10 Tips and Considerations to Build an Anti-Racism and Anti-Oppression Practice:

  1. Understand your social location & your point of entry into anti-racism and anti-oppression;
  2. Identify and unpack your core beliefs and values about racism, anti-Black racism, equity, diversity, inclusion, decolonization, anti-racism, and anti-oppression;
  3. Identify your professional and social spheres of influence, power, privilege, and marginality;
  4. Understand your communication style and the different ways you deal with conflict/tension;
  5. Access tools, resources, and communities of support provided by unions, groups, and organizations; 
  6. Develop communities of care with other crew members;
  7. Be prepared to engage in difficult conversations about racial equity, racial injustice, anti-racism, and anti-oppression;
  8. Practice your communication, conflict resolution, and intervention skills;
  9. Develop a daily practice of intentional critical self-reflection and review them over time to identify strengths and gaps in your anti-racism and anti-oppression process; and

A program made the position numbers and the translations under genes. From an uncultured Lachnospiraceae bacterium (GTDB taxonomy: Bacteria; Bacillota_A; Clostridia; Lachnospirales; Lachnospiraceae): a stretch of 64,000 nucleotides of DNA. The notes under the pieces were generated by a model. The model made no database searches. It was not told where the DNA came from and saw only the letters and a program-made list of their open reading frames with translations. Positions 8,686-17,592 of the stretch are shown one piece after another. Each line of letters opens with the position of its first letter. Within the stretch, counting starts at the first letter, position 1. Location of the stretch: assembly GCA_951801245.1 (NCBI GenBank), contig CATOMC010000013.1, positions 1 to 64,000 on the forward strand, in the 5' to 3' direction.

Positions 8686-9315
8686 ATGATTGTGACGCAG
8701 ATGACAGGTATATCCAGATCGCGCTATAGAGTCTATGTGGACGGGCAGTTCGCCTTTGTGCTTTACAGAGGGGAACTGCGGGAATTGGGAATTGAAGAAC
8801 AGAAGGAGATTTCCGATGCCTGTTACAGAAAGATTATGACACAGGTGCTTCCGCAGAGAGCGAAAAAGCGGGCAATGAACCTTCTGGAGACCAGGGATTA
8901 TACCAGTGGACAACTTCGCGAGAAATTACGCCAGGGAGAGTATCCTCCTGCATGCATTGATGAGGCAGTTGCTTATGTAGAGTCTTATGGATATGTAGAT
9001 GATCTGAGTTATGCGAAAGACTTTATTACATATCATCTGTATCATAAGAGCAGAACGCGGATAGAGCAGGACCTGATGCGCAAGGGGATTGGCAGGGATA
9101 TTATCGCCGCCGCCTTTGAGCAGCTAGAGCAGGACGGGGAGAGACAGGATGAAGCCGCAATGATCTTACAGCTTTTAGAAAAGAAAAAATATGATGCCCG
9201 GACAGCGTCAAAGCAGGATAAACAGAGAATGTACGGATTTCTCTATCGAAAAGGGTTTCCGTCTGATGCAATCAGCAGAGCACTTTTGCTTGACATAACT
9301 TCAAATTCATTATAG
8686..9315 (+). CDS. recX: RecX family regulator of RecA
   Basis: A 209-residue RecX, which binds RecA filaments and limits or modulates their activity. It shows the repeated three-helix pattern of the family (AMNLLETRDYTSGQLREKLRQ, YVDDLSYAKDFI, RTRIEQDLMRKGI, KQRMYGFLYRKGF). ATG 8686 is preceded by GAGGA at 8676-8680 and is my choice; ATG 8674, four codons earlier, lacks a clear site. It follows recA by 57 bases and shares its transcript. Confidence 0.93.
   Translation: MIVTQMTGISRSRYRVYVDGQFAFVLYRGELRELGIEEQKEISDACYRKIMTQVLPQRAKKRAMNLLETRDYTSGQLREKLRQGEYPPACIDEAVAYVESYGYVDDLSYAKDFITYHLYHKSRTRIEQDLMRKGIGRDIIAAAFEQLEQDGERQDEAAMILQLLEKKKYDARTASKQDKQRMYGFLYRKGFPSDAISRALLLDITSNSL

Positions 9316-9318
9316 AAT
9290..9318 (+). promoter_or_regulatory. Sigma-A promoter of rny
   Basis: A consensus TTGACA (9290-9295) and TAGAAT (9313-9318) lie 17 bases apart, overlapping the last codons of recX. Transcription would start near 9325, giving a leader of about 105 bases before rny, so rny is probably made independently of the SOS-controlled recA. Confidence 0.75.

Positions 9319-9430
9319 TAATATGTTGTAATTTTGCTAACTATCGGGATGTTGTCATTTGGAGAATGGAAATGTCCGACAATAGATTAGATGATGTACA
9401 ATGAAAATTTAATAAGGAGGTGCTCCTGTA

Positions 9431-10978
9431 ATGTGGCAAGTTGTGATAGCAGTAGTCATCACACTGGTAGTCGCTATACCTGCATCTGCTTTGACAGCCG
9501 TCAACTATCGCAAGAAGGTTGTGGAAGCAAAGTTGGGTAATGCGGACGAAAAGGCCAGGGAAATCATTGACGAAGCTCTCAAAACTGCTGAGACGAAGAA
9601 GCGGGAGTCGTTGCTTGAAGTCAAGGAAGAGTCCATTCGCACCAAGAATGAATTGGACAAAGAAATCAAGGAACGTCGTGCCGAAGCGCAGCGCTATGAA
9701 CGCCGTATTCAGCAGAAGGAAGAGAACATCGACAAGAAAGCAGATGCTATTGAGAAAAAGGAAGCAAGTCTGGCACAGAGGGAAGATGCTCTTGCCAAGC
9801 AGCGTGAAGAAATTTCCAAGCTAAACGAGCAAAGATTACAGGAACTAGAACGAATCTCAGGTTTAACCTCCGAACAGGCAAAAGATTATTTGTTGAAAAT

10. Speak back to fears, and understand the risks and costs of advocating for transformative work environments.

It remains clear that systemic racism, discrimination, acts of exclusion require each union member to come together and engage in a process of sustainable change, where they co-create anti-racism and anti-oppression strategies with other crew members. 

Working together and in solidarity is the union way. Integrating an anti-racism and anti-oppression practice into advocating for workers’ rights, and working to support kin on set and on the floor creates safer work environments for all. Lastly, as Audre Lorde reminds us, “When we speak, we are afraid our words will not be heard nor welcomed, but when we are silent, we are still afraid, so it is better to speak.” Doing this work requires courage, resilience, unwavering commitment to racial justice, and co-creating a better tomorrow for the industry. 


Tomee Sojourner

Tomee Sojourner-Campbell

Tomee Elizabeth Sojourner-Campbell has an M.A. in Social Justice and Equity Studies. She is an Anti-Racism and Anti-Oppression Advisor and Consultant to entertainment-based unions. Tomee offers advisory, educational, and coaching support to union members and unions. She is also a national and international media commentator. You can reach out to Tomee on Twitter and tomeesojourner.com.

Images sourced from and copyright iStock.